The claimant Pakistani national challenged the home secretary’s refusal of a British passport to which she claimed to be entitled as a British citizen by descent.

Begum v Secretary of State for the Home Department: Queen’s Bench Division, Administrative Court (Birmingham): 12 September 2014

Crown – Prerogative – Passport – Claimant Pakistani national applying for British passport on basis British citizen by descent – Defendant Secretary of State refusing to issue British passport

In November 1988, the claimant was born in Pakistan. She claimed to be the daughter of MK, who was born in Pakistan, but was a British citizen. The British High Commission in Pakistan refused her passport application. In May 2013, by way of review, the Overseas Passport Management Unit effectively refused to issue the claimant a British passport to which she claimed to be entitled as a British citizen by descent.

The claimant issued proceedings against the defendant secretary of state, challenging that decision.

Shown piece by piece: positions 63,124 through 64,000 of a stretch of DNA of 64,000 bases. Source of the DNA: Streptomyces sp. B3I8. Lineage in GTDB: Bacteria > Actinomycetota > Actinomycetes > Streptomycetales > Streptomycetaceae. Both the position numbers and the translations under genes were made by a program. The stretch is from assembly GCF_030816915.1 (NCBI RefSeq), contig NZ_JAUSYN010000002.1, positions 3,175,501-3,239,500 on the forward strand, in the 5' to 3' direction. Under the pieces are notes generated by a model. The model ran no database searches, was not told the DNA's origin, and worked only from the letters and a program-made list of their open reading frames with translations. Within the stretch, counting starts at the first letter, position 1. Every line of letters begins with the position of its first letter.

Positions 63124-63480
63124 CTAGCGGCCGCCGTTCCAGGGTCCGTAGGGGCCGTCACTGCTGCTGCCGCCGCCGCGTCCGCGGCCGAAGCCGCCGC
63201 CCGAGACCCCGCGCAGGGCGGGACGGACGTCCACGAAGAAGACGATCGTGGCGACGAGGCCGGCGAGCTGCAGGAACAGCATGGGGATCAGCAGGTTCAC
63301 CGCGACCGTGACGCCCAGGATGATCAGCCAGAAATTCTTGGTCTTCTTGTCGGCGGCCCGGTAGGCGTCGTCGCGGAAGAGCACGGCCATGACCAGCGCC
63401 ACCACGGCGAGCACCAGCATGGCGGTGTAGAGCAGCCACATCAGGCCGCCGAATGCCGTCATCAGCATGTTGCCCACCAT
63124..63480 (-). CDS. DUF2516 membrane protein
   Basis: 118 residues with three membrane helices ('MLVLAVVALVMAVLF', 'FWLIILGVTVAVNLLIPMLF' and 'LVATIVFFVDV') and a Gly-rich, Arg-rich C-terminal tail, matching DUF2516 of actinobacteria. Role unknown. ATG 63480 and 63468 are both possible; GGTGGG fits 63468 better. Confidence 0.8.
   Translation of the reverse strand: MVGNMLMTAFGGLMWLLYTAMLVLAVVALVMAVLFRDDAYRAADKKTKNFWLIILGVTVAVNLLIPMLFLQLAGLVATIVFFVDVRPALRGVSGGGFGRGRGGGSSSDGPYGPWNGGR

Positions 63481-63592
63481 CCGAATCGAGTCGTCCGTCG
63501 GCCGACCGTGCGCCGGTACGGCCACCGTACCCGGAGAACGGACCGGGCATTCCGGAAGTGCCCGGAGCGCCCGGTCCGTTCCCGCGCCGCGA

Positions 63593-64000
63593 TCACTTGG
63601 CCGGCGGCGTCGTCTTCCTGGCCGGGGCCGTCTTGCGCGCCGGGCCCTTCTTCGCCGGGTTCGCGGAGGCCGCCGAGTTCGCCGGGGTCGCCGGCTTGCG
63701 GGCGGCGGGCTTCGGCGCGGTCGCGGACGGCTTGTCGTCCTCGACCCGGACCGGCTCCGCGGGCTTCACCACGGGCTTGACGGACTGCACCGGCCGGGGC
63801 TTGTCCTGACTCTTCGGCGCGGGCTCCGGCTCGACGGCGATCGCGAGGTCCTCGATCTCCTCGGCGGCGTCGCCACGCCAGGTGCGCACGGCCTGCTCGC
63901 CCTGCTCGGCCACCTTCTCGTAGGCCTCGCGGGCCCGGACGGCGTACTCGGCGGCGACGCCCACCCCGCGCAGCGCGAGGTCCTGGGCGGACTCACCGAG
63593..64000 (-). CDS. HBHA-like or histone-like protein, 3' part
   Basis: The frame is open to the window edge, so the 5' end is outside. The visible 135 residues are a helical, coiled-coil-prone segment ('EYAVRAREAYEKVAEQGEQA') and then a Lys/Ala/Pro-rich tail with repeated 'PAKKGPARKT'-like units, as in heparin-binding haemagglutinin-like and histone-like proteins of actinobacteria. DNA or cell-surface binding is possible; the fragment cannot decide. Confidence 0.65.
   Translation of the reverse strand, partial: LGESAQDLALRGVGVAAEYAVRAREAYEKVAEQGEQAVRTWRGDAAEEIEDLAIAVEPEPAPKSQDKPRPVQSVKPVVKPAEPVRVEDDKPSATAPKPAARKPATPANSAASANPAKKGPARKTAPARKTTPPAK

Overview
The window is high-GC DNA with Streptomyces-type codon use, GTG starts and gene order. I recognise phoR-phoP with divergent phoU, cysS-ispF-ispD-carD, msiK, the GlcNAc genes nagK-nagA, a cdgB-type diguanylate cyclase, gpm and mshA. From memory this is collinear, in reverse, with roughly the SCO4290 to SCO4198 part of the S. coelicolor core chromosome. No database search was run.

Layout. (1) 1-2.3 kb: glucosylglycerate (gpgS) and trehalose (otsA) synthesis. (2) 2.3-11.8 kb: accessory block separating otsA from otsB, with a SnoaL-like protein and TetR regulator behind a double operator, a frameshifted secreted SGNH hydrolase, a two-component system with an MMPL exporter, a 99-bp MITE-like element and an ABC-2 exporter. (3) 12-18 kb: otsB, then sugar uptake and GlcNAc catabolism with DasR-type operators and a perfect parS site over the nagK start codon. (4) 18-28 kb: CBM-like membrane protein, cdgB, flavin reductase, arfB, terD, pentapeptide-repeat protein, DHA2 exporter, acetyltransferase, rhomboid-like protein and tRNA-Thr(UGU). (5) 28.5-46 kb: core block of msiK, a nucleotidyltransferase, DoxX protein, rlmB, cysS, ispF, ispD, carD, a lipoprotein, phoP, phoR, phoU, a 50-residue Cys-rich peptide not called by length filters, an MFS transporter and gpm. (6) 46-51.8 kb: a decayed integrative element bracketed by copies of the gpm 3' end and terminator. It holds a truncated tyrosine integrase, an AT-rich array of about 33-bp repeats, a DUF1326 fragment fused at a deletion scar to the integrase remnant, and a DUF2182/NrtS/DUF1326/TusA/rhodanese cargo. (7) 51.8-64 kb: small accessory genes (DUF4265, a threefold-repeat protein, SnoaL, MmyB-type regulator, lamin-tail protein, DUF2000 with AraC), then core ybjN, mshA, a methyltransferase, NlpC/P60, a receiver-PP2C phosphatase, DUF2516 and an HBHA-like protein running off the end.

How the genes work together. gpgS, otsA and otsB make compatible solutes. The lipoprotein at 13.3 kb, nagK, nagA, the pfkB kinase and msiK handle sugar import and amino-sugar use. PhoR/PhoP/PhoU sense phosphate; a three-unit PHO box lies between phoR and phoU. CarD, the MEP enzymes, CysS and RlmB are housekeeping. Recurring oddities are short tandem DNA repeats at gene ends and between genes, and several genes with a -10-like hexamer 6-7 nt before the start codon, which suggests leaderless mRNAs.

The claimant contended, among other things, that the secretary of state had unlawfully applied an excessive standard of proof, namely, beyond all reasonable doubt, in considering whether the claimant had demonstrated that she was the daughter of MK. The secretary of state accepted that the standard of proof to be applied in demonstrating citizenship for purposes other than the issue of a passport was the balance of probabilities, but contended that the standard applied by the passport office had always been beyond reasonable doubt.

The application would be allowed.

Absent specific statutory provision, there had to be only one standard to be applied by law in demonstrating citizenship, which applied for all purposes. Accordingly, the normal civil standard had to apply (see [24] of the judgment).

The secretary of state’s decision had been erroneous in law and had to be quashed, as it had applied the wrong legal standard. The matter had to go back to the decision-taker to determine whether the relevant documents, in combination with the other evidence, made it more likely than not that they showed the paternity claimed (see [24], [25] of the judgment).

Adam Pipe (instructed by Wornham & Co Solicitors) for the claimant; Naomi Candlin (instructed by the Treasury Solicitor) for the secretary of state.